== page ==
Hanna-Barbera was an American animated cartoon production company that produced animated television programming and motion pictures for forty-five years between 1957 and 2001. Hanna-Barbera was founded in 1944 by Metro-Goldwyn-Mayer animation directors William Hanna and Joseph Barbera as H-B Enterprises, through which the pair used to do freelance television commercial production. After MGM shut down its animation studio in 1957, H-B Enterprises became Hanna and Barbera's full-time job, and the company became Hanna-Barbera Productions in 1960. For three decades, Hanna-Barbera produced many successful cartoon series, including The Flintstones, The Jetsons, The Huckleberry Hound Show, The Yogi Bear Show, Jonny Quest, Wacky Races, Scooby-Doo, and Smurfs.
In 1991, the company was purchased by Turner Broadcasting, primarily so that Turner could use its 300-plus cartoon series library as the basis of the programming for its new Cartoon Network cable television channel.
During the late 1990s, Turner turned Hanna-Barbera towards primarily producing new material for the Cartoon Network. In 1996, Turner was bought out by Time Warner. With William Hanna's death in 2001, Hanna-Barbera was absorbed into Warner Bros. Animation, and Cartoon Network Studios assumed production of Cartoon Network output. Joseph Barbera remained with Warner Bros. Animation as a figurehead until his death in 2006.
William Hanna and Joseph Barbera first teamed together while working at the Metro-Goldwyn-Mayer animation studio in 1939. Their first directorial project was a cartoon entitled Puss Gets the Boot (1940), which served as the genesis of the popular Tom and Jerry cartoon series.
Hanna, Barbera, and MGM live-action director George Sidney formed H-B Enterprises in 1944 while continuing working for the studio, and used the side company to work on ancillary projects, including early television commercials and the original opening titles to I Love Lucy.
Hanna-Barbera was the first animation studio to successfully produce animated cartoons especially for television; until then, cartoons on television consisted primarily of rebroadcasts of theatrical cartoons. Other Hanna-Barbera works included a theatrical cartoon series, Loopy De Loop, for Columbia Pictures from 1959 to 1965; and the opening credits to the ABC/Screen Gems television show Bewitched. Later, H-B would use the Bewitched characters as guest stars on The Flintstones.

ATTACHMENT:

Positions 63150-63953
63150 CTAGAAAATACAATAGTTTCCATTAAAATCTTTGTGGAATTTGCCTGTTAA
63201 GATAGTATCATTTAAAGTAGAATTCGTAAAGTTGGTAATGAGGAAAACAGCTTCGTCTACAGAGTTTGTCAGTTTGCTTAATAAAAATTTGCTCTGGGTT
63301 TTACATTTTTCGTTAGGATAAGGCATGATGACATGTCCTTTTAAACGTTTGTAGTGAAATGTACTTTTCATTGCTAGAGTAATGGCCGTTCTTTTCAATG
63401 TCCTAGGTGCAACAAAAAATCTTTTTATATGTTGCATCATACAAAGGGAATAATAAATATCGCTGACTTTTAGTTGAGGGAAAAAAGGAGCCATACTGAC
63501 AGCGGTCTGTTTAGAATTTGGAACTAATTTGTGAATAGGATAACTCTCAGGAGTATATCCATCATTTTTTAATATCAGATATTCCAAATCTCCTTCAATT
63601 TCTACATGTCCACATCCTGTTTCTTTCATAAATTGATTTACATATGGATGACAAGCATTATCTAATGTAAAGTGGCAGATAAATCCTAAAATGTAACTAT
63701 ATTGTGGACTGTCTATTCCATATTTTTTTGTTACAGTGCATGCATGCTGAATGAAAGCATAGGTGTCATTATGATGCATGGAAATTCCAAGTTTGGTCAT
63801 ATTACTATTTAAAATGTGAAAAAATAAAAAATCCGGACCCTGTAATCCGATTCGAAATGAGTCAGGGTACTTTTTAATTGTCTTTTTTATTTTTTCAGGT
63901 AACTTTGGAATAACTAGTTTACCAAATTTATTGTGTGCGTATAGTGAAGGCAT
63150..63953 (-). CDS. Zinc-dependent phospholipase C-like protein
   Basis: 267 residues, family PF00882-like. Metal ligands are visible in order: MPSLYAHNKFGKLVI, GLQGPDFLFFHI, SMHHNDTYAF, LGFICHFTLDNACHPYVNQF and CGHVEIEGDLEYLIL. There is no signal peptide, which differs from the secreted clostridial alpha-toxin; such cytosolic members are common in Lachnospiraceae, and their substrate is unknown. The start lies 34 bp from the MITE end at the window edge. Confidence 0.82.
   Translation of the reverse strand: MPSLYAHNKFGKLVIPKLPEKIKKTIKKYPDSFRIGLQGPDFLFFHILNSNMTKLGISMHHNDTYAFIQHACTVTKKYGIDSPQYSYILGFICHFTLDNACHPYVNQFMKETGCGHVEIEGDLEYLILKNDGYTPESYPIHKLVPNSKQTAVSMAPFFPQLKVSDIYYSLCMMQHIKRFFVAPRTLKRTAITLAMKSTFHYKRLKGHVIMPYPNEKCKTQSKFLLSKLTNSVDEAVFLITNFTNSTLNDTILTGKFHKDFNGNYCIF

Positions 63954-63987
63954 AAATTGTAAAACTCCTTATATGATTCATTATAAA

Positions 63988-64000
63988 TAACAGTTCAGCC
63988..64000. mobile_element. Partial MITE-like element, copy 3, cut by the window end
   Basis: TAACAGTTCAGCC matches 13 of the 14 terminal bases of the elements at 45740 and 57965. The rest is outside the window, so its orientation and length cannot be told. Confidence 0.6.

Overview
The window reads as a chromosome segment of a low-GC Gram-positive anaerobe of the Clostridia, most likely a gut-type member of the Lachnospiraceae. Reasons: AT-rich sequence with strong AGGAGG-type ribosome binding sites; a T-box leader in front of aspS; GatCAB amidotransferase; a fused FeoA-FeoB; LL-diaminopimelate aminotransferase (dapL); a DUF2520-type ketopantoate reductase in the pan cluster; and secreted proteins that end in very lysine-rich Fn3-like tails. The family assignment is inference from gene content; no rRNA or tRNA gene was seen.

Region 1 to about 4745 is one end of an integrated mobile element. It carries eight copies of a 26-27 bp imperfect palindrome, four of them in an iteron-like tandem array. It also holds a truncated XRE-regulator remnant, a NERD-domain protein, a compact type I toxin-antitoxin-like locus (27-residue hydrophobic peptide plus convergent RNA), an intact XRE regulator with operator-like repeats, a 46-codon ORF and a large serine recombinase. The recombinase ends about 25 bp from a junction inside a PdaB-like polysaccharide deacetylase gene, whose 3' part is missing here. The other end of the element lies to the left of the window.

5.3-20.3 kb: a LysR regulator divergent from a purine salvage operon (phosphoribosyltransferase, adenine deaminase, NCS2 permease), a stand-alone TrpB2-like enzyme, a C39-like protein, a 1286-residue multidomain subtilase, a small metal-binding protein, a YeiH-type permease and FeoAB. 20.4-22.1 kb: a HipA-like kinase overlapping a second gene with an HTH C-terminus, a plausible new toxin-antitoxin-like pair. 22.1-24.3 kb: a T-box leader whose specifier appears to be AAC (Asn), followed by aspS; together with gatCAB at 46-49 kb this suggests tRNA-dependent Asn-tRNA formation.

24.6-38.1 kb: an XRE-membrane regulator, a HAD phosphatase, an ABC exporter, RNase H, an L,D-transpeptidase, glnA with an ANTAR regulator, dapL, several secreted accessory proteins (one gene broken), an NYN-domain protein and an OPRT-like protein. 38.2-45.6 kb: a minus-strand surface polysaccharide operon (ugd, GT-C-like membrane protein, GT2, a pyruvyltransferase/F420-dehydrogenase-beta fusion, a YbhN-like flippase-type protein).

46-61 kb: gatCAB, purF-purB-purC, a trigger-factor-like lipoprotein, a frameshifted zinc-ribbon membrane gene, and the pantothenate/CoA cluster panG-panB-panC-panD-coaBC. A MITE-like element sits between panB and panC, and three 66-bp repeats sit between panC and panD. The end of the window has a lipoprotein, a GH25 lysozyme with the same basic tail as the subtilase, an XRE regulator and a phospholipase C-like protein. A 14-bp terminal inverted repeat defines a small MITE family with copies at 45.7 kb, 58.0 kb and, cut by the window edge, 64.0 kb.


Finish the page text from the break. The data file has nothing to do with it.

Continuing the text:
A man called Flintstone
The Flintstones in particular became a top-rated show. "The Blessed Event", the February 22, 1963 episode which depicted the birth of Pebbles Flintstone, was the highest-rated episode in the show's history, mirroring the I Love Lucy birth episode.
Hanna-Barbera introduced limited animation, popularized in theatrical animation by UPA, on the television series The Ruff & Reddy Show as a way of reducing costs. This led to a reduction in animation quality. The studio's solution to the resulting criticism was to go into features, producing both higher-quality versions of their TV cartoons (Hey There, It's Yogi Bear! in 1964, The Man Called Flintstone in 1966, and Jetsons: The Movie in 1990) and adaptations of other material (Charlotte's Web).
The first original Cartoon Network series to emerge from the World Premiere Toons project was Genndy Tartakovsky's Dexter's Laboratory. Others programs followed, including Johnny Bravo, Cow and Chicken, and The Powerpuff Girls.. H-B also produced several new direct-to-video movies featuring Scooby-Doo as well as a new Jonny Quest series.
Around 1998, the Hanna-Barbera name began to disappear from the newer shows from the studio in favor of the Cartoon Network Studios name. This came in handy with shows that were produced outside of Hanna-Barbera, but that Cartoon Network had a hand in producing, like aka Cartoons' Ed, Edd, and Eddy, as well as the shows the studio continued to produce, like The Grim Adventures of Billy and Mandy and Samurai Jack.